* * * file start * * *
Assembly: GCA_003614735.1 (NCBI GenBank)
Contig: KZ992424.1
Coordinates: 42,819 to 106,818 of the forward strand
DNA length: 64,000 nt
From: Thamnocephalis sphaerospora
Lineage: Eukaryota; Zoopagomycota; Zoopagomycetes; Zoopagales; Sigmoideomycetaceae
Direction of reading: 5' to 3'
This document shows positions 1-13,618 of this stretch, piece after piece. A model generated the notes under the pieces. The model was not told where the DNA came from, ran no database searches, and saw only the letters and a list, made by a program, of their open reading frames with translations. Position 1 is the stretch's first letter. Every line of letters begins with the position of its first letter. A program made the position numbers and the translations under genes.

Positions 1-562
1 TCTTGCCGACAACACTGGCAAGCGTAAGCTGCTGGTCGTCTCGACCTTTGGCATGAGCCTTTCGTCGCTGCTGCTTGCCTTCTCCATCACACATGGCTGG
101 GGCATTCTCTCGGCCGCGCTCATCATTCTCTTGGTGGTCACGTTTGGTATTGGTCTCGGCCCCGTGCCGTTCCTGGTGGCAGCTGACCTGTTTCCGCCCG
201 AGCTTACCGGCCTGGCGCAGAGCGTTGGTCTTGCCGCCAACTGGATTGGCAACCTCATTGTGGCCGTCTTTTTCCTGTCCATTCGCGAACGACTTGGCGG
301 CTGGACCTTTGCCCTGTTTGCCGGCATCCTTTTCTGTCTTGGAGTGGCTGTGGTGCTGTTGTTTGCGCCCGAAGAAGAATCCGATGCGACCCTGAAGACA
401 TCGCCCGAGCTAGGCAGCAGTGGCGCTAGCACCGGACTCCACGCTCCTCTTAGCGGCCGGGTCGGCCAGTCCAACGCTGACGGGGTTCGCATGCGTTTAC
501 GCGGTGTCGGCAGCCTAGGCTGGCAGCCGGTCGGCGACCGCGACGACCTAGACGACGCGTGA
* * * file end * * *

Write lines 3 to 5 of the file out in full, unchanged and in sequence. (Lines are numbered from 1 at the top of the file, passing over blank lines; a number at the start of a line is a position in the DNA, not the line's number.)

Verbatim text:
Coordinates: 42,819 to 106,818 of the forward strand
DNA length: 64,000 nt
From: Thamnocephalis sphaerospora